Requiem For A Boob
When I was a kid, my mom used to joke about her boobs. "They're tube socks!" she'd hoot. "I have to roll them up to get them in my bra."
I would cringe and recoil. "Mom," I'd hiss. "You're embarrassing me."
"Why are you so red, honey?"
"Because you're embarrassing me."
"I'm just talking about tube socks."
"You're talking about your boobs."
"Sweetie, my boobs are tube socks because I bore and birthed you and your sister, so if hearing about it embarrasses you, well, tough."
Then she'd cross her eyes and stick out her tongue at me. I'd run to my room at that point and discreetly peer down the front of my shirt and wonder whether I'd ever have any kind boobs, let alone the tube sock kind. Although I'd have preferred not the tube sock kind, at that point in my adolescence I'd have been happy with just about anything.
Ah, the deluded innocence of youth.
I grew boobs, eventually. They were never all that impressive - I was always skinny, with the type of cleavage that, in nature, attends skinny bodies - but they were there, and they were kind of cute. Perky. The kind of breasts that you never called tits or gazongas or hooters or even just boobs. You referred to them to them in the diminutive - boobies - or in the unsexed abstract - chest. So it was that when I got pregnant and, later, began lactating and those puppies grew - like, seriously, epically grew, like frightened puffer fish - I was both alarmed and thrilled. I had hooters. I had gazongas. I had BOOBS.
For a few uncomfortable but nonetheless thrilling years, I had a rack, and it was spectacular.
And now it's gone.
Gone, disappeared, deflated, defunct. It's as if, after watching me wean Jasper and my husband get his parts snipped, Nature herself gave my body the once-over and said well, you won't be needing those any more, will you? and unceremoniously removed them from my person.
They're gone now, and I miss them. I miss them, not only because they really were kind of epic - and what girl doesn't fantasize, occasionally, secretly, about what it would be like to have epic boobs? - but because Nature, in all of her douchey wisdom, did not restore my chest to its modest but nonetheless entirely presentable profile. Nature, being the stone-cold bitch-goddess that she is (the very same one who gave us menstrual cycles and the pain of childbirth and the indignity of random chin hairs), turned my boobs into tube socks. Just like my mother's.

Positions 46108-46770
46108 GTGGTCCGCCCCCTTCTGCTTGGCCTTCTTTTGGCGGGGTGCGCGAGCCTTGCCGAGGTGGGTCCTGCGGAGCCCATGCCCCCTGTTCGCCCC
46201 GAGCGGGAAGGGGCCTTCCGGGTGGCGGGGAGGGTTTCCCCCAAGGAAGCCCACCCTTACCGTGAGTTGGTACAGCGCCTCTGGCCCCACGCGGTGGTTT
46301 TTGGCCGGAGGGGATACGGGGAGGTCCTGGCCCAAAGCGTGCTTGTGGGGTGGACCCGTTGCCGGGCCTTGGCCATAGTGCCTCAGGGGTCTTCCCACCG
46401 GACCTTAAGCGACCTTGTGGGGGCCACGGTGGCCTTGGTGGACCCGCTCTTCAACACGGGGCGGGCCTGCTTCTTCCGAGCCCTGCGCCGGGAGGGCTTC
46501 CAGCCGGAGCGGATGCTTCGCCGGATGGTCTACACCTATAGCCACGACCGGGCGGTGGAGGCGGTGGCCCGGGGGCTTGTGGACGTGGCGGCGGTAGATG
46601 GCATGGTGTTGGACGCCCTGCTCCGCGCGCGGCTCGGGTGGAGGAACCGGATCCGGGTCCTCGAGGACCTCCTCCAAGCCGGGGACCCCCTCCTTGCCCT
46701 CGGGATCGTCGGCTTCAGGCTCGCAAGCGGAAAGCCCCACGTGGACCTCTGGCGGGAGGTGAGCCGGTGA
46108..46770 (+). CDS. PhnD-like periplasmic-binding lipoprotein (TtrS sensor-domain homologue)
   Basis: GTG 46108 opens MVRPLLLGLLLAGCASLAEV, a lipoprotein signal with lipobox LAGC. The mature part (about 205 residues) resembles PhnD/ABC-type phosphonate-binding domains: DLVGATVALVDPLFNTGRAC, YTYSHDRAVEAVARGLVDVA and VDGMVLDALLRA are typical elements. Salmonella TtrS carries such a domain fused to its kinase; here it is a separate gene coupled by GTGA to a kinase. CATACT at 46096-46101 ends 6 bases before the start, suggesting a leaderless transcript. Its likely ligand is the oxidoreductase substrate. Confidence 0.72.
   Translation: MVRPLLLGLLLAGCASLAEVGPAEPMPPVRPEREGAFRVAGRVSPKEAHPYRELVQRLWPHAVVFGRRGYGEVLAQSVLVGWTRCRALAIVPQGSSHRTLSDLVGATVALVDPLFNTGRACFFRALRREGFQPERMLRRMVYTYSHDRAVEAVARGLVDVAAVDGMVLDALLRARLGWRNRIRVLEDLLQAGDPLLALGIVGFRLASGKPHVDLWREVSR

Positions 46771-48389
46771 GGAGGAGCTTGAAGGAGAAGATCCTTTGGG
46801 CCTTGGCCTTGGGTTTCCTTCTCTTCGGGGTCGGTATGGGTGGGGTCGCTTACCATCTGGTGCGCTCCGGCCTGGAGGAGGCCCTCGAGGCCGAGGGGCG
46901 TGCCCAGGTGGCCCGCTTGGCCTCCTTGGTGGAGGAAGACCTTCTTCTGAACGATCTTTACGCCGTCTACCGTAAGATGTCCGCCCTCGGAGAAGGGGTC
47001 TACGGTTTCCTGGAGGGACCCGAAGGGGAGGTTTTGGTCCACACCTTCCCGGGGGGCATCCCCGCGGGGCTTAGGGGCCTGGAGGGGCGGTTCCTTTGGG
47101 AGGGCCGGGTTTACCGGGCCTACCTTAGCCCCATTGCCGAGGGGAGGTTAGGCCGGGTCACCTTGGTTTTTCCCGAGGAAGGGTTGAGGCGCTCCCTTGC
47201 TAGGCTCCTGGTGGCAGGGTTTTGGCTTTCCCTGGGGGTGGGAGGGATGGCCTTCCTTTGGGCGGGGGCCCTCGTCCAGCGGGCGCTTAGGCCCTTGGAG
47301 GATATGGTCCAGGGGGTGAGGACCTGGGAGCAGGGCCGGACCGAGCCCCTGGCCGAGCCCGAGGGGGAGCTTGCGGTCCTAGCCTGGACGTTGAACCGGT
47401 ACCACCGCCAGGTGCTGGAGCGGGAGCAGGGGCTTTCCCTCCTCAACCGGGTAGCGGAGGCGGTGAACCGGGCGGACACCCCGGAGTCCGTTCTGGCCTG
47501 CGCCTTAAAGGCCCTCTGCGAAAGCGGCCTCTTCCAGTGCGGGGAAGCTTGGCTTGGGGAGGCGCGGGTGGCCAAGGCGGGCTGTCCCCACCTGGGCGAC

Except smaller. Small tube socks. The tube socks of an adolescent boy with irregularly-sized feet. Because, yes, one is actually - oh, god - smaller than the other.
Which is why, when I found myself, yesterday, in the fitting room of the lingerie department, desperately trying to find a bra into which my breasts would not just disappear like a pathetic wad of crumpled tissue, I lasted all of three minutes before bursting into tears.
It's not that I want - what are the kids calling it these days? - a bangin' bod. I'd be happy with a bod that just pinged a little. I just want to not to not look in the mirror and cringe. Which I know goes against everything that I said a few months ago, but a few months ago I had boobs. Muffin-tops and extra ass-padding are one thing when you have the upper curves to balance everything out. They're quite another when your upper body looks like a deflated pool toy.
I'm straining to accept this new incarnation of me, to learn to love it as I've learned to love all the other incarnations. But I am finding, now, as summer approaches and I wrap my head and heart around the fact (is it fact? is it? I am still struggling with this) that I will have no more children, that I am still, in my way, vain, and that I want my beauty back. Maybe not the same beauty, the same body, the same sweet boobs of youth, but something, anything, that makes me swell with just a little bit of pride when I look in the mirror.
Or maybe just a tit-inflater. Anybody got one of those?